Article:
Site 1: ~150 ft from the road, and bottom of the hill. Sparse groundcover on the eroded, rocky soil, less than 20%. Half of the site was particularly eroded. Some rootstock noted under the soil surface.
Site 2: Approximately 300 ft from the road, further up the hill. The site was very eroded. Large patches of bare red/brown earth, worn out areas of grass. Water erosion noted, which has formed gullies 30cm deep. Occasional shrubs and forbs, patchily distributed, accounted for less than 30% cover. Cowdung, goat droppings and rabbit pellets were present.
Site 3: Approximately 250 ft from the road, and east of the previous two sites. The site was eroded and very rocky. 9 large boulders, some greater than 1m were present. Occasional shrubs were patchily distributed around the site, most of the vegetation was less than 1m in height. Goat droppings were present. Cattle and goats were observed grazing near by.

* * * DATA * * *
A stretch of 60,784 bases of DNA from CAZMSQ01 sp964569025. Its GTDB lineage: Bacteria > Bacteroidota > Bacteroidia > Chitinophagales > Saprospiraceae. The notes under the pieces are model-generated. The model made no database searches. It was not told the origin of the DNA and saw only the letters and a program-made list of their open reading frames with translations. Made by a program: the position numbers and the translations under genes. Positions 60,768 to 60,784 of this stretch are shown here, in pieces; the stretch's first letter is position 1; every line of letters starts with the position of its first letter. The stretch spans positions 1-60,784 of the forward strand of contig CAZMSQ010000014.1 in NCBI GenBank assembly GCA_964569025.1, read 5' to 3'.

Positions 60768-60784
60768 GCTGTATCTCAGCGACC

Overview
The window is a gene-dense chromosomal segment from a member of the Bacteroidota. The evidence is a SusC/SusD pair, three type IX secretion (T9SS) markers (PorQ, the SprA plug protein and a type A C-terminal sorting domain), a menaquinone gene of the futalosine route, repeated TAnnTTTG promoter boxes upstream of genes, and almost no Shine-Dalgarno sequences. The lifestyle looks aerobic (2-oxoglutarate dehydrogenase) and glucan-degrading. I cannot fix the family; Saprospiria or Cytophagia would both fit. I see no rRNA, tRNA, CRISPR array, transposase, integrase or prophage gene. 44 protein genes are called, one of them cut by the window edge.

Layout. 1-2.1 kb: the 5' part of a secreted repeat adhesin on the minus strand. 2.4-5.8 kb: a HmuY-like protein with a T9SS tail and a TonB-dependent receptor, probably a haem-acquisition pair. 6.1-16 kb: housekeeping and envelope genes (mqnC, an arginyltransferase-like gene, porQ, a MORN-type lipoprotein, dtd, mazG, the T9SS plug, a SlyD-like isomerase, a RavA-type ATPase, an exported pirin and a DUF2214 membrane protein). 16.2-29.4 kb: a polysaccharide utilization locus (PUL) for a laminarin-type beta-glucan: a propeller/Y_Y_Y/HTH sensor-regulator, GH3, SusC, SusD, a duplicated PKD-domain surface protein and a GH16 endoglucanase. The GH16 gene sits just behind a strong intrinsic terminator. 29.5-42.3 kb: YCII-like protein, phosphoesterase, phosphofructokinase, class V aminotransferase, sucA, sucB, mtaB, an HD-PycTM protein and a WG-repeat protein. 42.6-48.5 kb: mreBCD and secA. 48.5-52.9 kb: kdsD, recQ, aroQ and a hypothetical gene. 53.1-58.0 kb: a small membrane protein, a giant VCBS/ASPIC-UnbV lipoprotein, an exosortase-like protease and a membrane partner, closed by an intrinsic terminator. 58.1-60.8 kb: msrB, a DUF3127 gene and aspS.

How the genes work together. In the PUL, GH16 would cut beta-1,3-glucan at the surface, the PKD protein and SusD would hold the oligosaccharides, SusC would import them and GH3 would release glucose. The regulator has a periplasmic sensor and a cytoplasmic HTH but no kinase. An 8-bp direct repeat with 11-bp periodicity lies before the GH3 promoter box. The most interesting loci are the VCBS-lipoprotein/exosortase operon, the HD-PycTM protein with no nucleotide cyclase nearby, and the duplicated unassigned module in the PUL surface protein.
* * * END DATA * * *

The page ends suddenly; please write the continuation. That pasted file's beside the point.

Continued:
Figures 8.1, 8.2 and 8.3 show the frequency diagrams for trees, shrubs, and forbs respectively, for three sites at Maninag Reserved Forest. Eighteen species of tree in total were found over the three sites, as shown in figure 8.1. Five species (28%) were common to all sites, while ten species (55%), were found at one site only. Of these four were found at site 1, and three each at sites 2 and 3. They were also found to be 'singletons' (with one exception, Adina cordifolia, where two were found at site 2), and in contrast to the species common to all sites, which were found to occur in higher numbers. What the data does not show, however, is the height of the vegetation. Most of the trees observed were less than 1m tall, with the exception of Ankula, where six were found to be over 1m, though the highest was 118cm. Many (53%) of the trees occurred in clusters, often amid the protection of thorny shrubs, such as Hesperethusa crenulata. Some trees were found to occur only amongst protective cover, such as Azadirachta indica.